Headshot of Audrey Hill

Audrey Hill, Chemistry major, Class of 2024

I came all the way from Maryland to attend school at the UW with my main motivation being the opportunity to participate in high level undergraduate chemistry research. Thanks to this scholarship I was able to completely focus on this research over the summer of 2022.

I work with metal organic materials known as macrocycles in Assistant Professor Dianne Xiao's inorganic chemistry lab. Previous work by my graduate student mentor, Leo Zasada, outlines the synthesis and characterization of CuTOTP-OR (TOTP6- = 2,3,6,7-tetraoxidotriphenylene, R = linear C2, C4, C6 and C18 alkyl chains) macrocycles. In this paper they report ambipolar charge transport in the CuTOTP-OC18 macrocycle. My project over the summer focused specifically on the CuTOTP-OC18 because of this charge transport and their long alkyl chains that allow them to readily disperse in organic solvents. I hypothesized that if the macrocycles would self assemble into tubes and, if those tubes could be aligned, the film would show greater charge transport. Over the summer, I was able to observe many different and interesting film ordering and morphologies through atomic force microscopy (AFM), an imaging technique in which I advanced my expertise over the summer through my full time position and support from this stipend.

Atomic Force Microscopy Image: film prepared by evaporation induced self-assembly of CuTOTP-OC18 macrocycle out of 1 mg/ml Toluene

Atomic Force Microscopy Image: film prepared by evaporation induced self-assembly of CuTOTP-OC18 macrocycle out of 1 mg/ml Toluene

The financially ability to participate full time expedited my project and development in lab. This scholarship was invaluable in my ability to further my research and interest in the field and to build my confidence as a researcher and scientist. I cannot thank the donors who gave me this opportunity enough!

Ingrid Jeacopello

Ingrid Jeacopello, B.S. Environmental Science and Terrestrial Resource Management, minors in Chemistry and Quantitative Science, 2023

Receiving a summer research stipend made it possible for me to spend the summer doing something I have dreamt of doing for years: research with a renowned analytical chemistry lab. Within the Theberge group I worked on many projects with graduate students and had the opportunity to spearhead a new project with fellow undergraduate students that has continued during the school year. The integration of rapid testing to the CandyCollect project was my main focus. The goal of this project is to create a more comfortable diagnostic method for a slew of illnesses at home or in the doctor’s office. It required me to learn how to make devices using a CNC milling machine, elute bacteria from those devices, and then examine the results using a fluorescent microscope. The project required lengthy experiments and collaboration with my group and mentor. I also had the opportunity to help run human subject experiments utilizing REDCap, which I learned how to use and create studies. I am grateful for every day I was able to spend in the lab; without the scholarship from the Degering Trust Fund I would have been forced to obtain employment that would not have enriched my life as a budding researcher and chemist.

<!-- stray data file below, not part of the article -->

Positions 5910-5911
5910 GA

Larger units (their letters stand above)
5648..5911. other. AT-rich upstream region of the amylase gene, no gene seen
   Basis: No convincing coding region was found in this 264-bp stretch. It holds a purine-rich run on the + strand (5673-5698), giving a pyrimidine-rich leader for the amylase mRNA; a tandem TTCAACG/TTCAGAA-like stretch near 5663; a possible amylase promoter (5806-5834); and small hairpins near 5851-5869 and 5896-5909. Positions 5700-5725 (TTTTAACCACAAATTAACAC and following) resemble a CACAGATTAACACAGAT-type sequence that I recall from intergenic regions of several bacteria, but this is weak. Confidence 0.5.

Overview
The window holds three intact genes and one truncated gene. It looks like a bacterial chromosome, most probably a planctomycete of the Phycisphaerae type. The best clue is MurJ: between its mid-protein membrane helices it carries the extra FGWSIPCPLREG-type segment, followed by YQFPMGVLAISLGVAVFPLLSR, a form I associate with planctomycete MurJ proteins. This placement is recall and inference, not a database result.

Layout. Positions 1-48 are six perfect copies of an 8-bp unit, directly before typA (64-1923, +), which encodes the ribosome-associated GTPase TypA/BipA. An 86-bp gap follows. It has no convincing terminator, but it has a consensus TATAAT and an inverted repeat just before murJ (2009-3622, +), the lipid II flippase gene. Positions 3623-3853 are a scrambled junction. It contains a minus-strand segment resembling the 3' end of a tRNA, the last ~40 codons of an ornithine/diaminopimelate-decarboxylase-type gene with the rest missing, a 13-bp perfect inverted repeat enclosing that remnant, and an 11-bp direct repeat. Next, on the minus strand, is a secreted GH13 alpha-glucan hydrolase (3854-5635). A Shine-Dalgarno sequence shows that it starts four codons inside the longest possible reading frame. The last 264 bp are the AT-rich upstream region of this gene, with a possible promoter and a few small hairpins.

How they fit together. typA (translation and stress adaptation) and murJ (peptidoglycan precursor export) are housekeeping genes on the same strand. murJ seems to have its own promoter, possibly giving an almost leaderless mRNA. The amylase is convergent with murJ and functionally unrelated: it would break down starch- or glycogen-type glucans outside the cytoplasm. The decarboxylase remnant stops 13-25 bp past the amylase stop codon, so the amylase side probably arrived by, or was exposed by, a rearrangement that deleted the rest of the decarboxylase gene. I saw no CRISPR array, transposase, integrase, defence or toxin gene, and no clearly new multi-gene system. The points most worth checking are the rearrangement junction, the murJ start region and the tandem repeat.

Maya Xiang, Biochemistry major, Class of 2025

It is my third to fourth year in Washington while all my family are in China. Due to Covid restrictions, I have not had the ability to visit them since 2020. I have no housing or support here and as the exchange rate between Yuan and US dollars rises, more pressure is put on my family.

This scholarship helps me afford on campus housing in the summer so that I can attend research meetings and in-person classes. Being only 8-minutes from my main lecture hall and research building saves me time and money on transportation.

During the summer of 2022, I took 18 credits of coursework while conducting analyses on two-stage quizzing, a specific testing type where the student takes the exact same quiz twice, once individually and once within groups. In the research, we want to analyze the students' changes in confidence level with and without using the two-stage quiz. We expect that the two-stage quiz strategy will bring students more confidence compared to traditional testing methods. As I have enough time in summer, I have successfully obtained and compiled all the data we needed and built a loop in R that prepared to run data analysis. I am learning the logistic regression for the ordered variable analysis. This test will perform the loop to get the result!

This is my first research opportunity at UW and I really appreciate all the help I received along the way.

Funds that supported $42,000 in research scholarships in summer 2022:

  • George H. Cady Endowed Lectureship in Chemistry
  • Ed F. And Clara M. Degering Trust Fund
  • George H. Hitchings Endowed Scholarship Fund
  • Seymour Rabinovitch Endowed Chair in Chemistry
  • Ritter Endowed Scholarship Fund

Funds that supported $53,100 in research scholarships in summer 2023:

  • George and Agnes Irene Cady Endowed Fund in Chemistry
  • Chemistry Scholarship Fund
  • Ed F. And Clara M. Degering Trust Fund
  • George H. Hitchings Endowed Scholarship Fund
  • Lewis R. and Joan M. Honnen Endowed Fellowship in Chemistry
  • Benton Seymour Rabinovitch Endowed Fellowship
  • Boris and Barbara L. Weinstein Endowed Graduate Fellowship in Chemistry

On Husky Giving Day, April 6, 2023, we asked you to join us to support a summer stipend for an undergraduate researcher through the Chemistry Scholarship Fund. It was because of YOU that we were able to disburse an additional $13,100 in summer stipends for our undergraduate researchers! Private support like yours makes a world of difference. THANK YOU!